If you're doing business on the Internet, chances are your servers are using OpenSSL for your Transport Layer Security (TLS) and Secure Sockets Layer (SSL) e-commerce transactions. For example, OpenSSL is used on 98.7 percent of Debian Linux servers.
So, when Mark Cox, senior director of Red Hat product security and a founding OpenSSL member, writes the "OpenSSL project team would like to announce the forthcoming release of OpenSSL versions 1.0.2f and 1.0.1r, [which] will fix two security defects, one of 'high' severity affecting 1.0.2 releases, and one 'low' severity affecting all releases", I pay attention.
A high severity OpenSSL bug is defined as including "issues that are of a lower risk than critical, perhaps due to affecting less common configurations, or which are less likely to be exploitable. These issues will be kept private and will trigger a new release of all supported versions." This is not as bad as a critical hole but I'll be updating my servers as soon as the patches are available.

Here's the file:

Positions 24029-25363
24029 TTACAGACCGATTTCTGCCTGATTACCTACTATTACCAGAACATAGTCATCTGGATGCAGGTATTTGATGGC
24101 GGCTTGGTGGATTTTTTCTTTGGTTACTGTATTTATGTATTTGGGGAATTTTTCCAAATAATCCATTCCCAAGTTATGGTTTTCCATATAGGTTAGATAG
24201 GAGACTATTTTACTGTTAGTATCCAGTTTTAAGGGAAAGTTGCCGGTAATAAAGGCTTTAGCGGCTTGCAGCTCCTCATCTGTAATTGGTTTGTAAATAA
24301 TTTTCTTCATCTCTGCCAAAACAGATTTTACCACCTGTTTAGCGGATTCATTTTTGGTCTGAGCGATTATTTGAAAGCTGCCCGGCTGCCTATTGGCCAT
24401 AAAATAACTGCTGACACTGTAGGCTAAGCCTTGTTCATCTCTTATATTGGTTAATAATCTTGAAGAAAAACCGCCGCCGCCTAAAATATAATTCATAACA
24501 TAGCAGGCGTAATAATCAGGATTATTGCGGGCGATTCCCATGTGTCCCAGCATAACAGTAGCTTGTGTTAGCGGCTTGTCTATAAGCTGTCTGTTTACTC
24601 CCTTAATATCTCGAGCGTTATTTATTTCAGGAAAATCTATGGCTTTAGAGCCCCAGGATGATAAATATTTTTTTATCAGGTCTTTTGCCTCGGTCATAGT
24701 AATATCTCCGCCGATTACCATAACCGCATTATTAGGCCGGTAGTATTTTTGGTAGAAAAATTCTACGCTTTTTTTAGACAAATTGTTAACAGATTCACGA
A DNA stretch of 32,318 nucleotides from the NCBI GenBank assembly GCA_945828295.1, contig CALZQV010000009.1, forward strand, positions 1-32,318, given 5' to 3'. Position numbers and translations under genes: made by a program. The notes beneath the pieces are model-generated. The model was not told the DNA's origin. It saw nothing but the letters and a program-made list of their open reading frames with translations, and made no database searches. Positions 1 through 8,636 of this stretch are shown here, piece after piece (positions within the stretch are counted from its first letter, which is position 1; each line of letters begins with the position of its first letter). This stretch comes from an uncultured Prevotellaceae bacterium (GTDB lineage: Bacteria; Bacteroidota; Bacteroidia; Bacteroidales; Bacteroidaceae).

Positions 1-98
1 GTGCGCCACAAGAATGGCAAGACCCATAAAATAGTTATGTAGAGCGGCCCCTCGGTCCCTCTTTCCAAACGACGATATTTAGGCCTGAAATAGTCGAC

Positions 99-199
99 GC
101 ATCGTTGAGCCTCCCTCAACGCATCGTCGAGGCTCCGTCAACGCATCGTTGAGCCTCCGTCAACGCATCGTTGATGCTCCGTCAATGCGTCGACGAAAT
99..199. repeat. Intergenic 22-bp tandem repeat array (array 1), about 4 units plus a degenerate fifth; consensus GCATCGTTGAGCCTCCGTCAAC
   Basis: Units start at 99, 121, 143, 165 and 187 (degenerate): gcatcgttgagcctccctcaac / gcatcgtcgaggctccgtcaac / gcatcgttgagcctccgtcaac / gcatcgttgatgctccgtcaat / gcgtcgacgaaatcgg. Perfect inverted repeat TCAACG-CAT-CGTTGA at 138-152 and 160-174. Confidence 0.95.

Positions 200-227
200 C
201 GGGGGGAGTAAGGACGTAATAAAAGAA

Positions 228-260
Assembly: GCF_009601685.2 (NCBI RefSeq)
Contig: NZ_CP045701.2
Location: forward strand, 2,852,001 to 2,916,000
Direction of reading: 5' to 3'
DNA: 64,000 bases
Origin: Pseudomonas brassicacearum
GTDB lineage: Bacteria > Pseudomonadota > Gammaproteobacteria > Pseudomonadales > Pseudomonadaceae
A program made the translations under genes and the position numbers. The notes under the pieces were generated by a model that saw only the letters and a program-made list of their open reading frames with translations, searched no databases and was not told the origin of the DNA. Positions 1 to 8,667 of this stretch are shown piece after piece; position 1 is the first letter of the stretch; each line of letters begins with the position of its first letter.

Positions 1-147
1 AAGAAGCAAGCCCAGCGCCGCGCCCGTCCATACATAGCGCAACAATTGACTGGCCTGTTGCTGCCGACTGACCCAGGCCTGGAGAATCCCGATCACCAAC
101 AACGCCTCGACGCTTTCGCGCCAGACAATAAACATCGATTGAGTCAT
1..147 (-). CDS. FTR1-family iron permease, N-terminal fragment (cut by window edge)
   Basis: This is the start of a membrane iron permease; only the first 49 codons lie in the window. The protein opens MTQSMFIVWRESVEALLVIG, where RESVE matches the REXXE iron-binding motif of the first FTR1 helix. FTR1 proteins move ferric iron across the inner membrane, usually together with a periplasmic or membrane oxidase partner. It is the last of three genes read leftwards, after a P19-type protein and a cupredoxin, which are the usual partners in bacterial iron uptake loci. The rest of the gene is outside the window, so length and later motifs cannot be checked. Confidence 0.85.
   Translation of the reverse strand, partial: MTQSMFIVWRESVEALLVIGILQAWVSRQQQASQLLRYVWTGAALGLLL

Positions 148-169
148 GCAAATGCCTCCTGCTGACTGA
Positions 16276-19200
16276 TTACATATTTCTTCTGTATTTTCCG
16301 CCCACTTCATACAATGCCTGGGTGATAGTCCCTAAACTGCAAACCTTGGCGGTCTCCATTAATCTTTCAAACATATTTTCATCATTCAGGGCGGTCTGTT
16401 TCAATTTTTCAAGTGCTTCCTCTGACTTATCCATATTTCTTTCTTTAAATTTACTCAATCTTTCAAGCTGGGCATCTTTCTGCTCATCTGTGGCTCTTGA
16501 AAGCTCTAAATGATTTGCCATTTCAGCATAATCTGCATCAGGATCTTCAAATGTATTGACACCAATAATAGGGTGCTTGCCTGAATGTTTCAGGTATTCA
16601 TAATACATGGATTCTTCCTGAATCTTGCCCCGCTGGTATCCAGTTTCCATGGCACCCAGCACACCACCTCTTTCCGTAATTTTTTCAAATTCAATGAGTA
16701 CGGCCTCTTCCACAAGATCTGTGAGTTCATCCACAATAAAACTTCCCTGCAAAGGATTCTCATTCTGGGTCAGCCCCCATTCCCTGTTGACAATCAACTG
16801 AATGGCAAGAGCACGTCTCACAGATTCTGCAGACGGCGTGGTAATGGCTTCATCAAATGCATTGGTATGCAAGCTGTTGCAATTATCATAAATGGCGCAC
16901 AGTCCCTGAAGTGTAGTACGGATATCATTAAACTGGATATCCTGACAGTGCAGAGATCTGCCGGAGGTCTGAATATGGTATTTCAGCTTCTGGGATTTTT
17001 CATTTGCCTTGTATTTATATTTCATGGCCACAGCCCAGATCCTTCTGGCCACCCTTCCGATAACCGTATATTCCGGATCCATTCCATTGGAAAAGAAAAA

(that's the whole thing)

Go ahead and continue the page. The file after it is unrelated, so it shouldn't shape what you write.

We don't know exactly what the patches will fix. Cox declined to add anything further to his announcement. With OpenSSL forming the spine of network and web security, I don't need to know the details to know this is a must-fix bug.
The patches will be made available on 28th January between approximately 1 PM and 5 PM, Coordinated Universal Time (UTC). Sources at Canonical, Red Hat, and SUSE tell me that they'll make these patches available on their Linux distributions on the same day.
In the meantime, if you're still using the older OpenSSL 1.0.0 and 0.9.8 releases: Stop. These versions are no longer supported as of December 31st, 2015 and they will no longer receive security updates.